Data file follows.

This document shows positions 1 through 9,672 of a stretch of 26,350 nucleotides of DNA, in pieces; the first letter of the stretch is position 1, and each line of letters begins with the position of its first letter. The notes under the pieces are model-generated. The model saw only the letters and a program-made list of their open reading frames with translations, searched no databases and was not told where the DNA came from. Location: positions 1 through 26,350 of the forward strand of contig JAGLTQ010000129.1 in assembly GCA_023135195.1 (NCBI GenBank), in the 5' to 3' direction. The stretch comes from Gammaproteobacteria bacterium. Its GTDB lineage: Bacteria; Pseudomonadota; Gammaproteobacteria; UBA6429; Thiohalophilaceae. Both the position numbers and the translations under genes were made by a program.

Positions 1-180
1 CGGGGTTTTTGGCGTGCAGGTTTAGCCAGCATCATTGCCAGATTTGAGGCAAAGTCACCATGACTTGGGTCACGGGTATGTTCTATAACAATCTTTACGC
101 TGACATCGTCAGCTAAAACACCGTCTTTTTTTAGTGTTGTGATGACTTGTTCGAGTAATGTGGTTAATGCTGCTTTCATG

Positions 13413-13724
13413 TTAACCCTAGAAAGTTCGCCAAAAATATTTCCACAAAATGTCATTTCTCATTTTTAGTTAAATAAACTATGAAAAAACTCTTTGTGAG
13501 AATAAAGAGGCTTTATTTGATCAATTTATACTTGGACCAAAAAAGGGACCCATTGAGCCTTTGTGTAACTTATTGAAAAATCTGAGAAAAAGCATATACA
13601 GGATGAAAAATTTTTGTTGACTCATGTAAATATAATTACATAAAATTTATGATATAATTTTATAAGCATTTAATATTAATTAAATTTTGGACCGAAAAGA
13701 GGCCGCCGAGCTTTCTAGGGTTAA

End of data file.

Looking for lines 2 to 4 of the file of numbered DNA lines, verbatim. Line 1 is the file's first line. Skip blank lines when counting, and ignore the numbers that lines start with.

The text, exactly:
Positions 1-180
1 CGGGGTTTTTGGCGTGCAGGTTTAGCCAGCATCATTGCCAGATTTGAGGCAAAGTCACCATGACTTGGGTCACGGGTATGTTCTATAACAATCTTTACGC
101 TGACATCGTCAGCTAAAACACCGTCTTTTTTTAGTGTTGTGATGACTTGTTCGAGTAATGTGGTTAATGCTGCTTTCATG